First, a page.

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The use of power morcellators in minimally invasive surgical procedures was extremely popular until the FDA issued a warning due to compelling evidence that they can spread cancer during the removal of fibroids and hysterectomies. One of the benefits of increasingly popular minimally invasive procedures is that patients undergo shorter recovery times, but they are often misled in regards to the level of risk involved. While such surgeries are marketed as low risk, they can actually carry the same risks as traditional procedures, if not more serious ones. Oversight by the FDA is instrumental in protecting the public when device manufacturers fail to properly disclose these risks.
Hidden Cancer Risk Compounded Through Morcellator Use
The FDA issued a warning in 2014 that power morcellators could disseminate cancer cells during abdominal and uterine procedures and that this risk was compounded by the fact that a significant portion of the population have undetected cancer. Early detection of cervical and uterine cancer is instrumental in providing a positive prognosis, which is why the spread of cancer cells throughout the pelvic organs is so perilous.
Following the release of the FDA’s warning, the number of procedures requiring morcellation fell significantly. In 2013, about 14% of hysterectomies were performed with morcellators and this dropped to just 3% the following year as concerns over the links to advanced stage cancers became widely known. Numerous lawsuits followed the FDA’s announcement and it eventually led to the removal of all of Johnson & Johnson’s morcellators from the market.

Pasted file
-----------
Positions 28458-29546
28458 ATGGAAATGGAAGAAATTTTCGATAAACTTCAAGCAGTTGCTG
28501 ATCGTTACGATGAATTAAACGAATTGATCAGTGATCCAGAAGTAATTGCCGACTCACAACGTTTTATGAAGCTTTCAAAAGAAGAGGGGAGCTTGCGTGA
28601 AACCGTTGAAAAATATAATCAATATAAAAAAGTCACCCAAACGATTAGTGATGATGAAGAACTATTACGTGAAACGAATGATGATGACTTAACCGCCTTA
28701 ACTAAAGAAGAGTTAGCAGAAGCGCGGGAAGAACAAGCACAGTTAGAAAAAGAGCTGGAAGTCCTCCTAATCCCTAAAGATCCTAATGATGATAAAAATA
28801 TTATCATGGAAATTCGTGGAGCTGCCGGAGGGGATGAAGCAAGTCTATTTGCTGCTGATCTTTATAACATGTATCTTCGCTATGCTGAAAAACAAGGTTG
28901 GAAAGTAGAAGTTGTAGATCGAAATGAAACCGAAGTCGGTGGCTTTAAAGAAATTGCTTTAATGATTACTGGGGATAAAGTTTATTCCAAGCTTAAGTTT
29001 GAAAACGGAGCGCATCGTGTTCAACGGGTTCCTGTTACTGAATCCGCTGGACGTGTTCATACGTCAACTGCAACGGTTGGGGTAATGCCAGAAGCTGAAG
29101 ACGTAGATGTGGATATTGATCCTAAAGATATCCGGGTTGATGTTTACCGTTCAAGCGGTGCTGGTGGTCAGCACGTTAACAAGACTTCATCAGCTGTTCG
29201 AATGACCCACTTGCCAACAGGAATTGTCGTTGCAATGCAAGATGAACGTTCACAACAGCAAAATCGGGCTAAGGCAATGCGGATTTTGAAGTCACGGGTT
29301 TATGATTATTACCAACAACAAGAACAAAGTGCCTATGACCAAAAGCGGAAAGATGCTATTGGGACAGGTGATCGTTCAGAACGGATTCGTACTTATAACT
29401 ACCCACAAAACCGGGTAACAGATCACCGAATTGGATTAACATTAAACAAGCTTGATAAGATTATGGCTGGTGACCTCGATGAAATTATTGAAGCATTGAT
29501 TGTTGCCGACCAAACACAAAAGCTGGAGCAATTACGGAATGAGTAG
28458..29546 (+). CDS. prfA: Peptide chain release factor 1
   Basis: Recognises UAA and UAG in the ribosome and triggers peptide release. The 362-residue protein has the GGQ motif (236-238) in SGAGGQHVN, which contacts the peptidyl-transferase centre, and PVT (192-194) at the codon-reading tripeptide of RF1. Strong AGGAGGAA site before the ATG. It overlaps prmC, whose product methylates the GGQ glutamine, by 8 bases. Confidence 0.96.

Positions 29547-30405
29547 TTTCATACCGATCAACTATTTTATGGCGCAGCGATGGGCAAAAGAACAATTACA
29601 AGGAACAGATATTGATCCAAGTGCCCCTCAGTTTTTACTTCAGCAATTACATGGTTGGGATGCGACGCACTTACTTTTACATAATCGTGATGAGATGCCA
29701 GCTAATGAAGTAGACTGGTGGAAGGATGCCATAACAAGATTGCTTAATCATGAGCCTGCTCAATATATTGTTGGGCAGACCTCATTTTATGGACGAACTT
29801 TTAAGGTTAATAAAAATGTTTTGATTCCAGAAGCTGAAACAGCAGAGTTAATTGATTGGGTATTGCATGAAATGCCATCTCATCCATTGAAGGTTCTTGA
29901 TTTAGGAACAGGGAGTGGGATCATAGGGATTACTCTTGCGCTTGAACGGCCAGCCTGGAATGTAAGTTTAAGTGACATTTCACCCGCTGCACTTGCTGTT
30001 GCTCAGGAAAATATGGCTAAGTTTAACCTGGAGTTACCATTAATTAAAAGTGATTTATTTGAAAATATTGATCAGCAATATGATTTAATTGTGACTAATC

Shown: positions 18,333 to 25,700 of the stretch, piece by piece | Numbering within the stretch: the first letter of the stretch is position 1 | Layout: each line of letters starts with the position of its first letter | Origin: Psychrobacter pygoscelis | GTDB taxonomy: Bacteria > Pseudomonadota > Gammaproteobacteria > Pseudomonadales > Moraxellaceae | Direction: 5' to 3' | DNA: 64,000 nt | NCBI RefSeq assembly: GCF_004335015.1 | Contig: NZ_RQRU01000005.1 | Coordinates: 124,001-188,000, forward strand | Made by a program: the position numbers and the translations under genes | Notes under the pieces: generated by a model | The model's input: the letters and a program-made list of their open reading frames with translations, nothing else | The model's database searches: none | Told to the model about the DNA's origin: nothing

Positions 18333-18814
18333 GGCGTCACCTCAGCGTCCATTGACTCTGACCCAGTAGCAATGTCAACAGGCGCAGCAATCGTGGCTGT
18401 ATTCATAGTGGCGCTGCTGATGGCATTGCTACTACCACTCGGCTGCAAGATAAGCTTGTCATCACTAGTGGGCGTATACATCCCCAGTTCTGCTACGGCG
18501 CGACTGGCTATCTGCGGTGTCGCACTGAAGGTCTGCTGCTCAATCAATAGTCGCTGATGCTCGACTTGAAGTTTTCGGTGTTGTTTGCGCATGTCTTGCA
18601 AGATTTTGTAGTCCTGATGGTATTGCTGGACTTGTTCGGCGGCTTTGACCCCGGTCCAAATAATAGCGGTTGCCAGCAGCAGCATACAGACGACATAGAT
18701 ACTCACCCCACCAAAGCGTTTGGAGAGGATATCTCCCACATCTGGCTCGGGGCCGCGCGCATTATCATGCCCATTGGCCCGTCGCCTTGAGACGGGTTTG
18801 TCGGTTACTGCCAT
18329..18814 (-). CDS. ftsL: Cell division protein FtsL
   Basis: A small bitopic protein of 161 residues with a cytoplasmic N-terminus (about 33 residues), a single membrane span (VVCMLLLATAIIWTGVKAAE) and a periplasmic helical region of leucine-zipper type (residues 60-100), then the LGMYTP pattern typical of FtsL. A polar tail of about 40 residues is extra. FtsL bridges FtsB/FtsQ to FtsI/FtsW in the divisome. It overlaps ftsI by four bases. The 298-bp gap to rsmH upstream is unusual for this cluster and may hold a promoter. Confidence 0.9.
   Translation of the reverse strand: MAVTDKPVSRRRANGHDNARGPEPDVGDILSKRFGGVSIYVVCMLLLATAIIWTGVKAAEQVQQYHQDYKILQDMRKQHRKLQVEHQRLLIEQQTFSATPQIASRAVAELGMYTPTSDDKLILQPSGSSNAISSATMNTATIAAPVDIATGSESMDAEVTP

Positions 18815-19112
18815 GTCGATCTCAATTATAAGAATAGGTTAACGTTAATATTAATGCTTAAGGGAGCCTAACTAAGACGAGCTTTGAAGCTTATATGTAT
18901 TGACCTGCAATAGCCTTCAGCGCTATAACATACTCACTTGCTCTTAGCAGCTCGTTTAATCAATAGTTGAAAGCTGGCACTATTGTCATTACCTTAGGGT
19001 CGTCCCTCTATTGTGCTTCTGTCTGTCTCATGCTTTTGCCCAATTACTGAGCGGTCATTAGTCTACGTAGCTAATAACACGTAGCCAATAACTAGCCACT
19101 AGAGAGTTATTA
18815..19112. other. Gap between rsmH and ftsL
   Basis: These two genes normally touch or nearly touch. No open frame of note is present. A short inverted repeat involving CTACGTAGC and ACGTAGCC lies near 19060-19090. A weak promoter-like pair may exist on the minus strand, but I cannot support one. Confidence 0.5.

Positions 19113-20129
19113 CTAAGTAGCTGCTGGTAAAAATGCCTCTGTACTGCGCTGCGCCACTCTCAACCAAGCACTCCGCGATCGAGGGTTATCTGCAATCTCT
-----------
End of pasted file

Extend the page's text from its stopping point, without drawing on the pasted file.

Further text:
Doctors Dispute FDA Warning on Grounds of Benefits Outweighing Alleged Risks
There has been some disagreement by some in the medical community over whether the risks associated with morcellation are outweighed by the potential for decreased recovery times and reduced chances of complications. Doctors in support of the procedures claim that the risks can be mitigated through more stringent cancer screenings prior to performing the procedures. By ruling out the presence of cancer, the doctors can assure that women who qualify for the operations are able to receive all of the benefits with little to no risk.
The problem lies in the fact that studies revealed the doctors using power morcellators had the same success rate in detecting the presence of cancer as their counterparts.
FDA Oversight is Instrumental in Protecting the Public
Women should be allowed to make educated choices regarding their own care and the issue at hand is that Johnson & Johnson pushed all of the benefits without warning of the most serious risks. Power morcellator use had been approved since the 1990s, but it required an FDA warning for the public to receive all of the facts. Now that the morcellators linked to the upstaging of cancer have been removed from the market, women are able to select safer surgical options that will not place their lives at risk.
The drastic reduction in the number of uterine procedures requiring power morcellation only highlights the need for more FDA oversight. In reality, however, the FDA is severely limited in its ability to protect the public because of the loopholes available for pharmaceuticals and device manufacturers to push their products to market without knowing whether they are truly safe. The vast number of new medications and products that have been approved also make it much harder for an agency with severely limited resources to keep up with the number of complaints and adverse effects that patients experience.
Sometimes the benefits of a drug or procedure really can outweigh the risks, but we have the right to know what those risks are so that we decide whether to take them.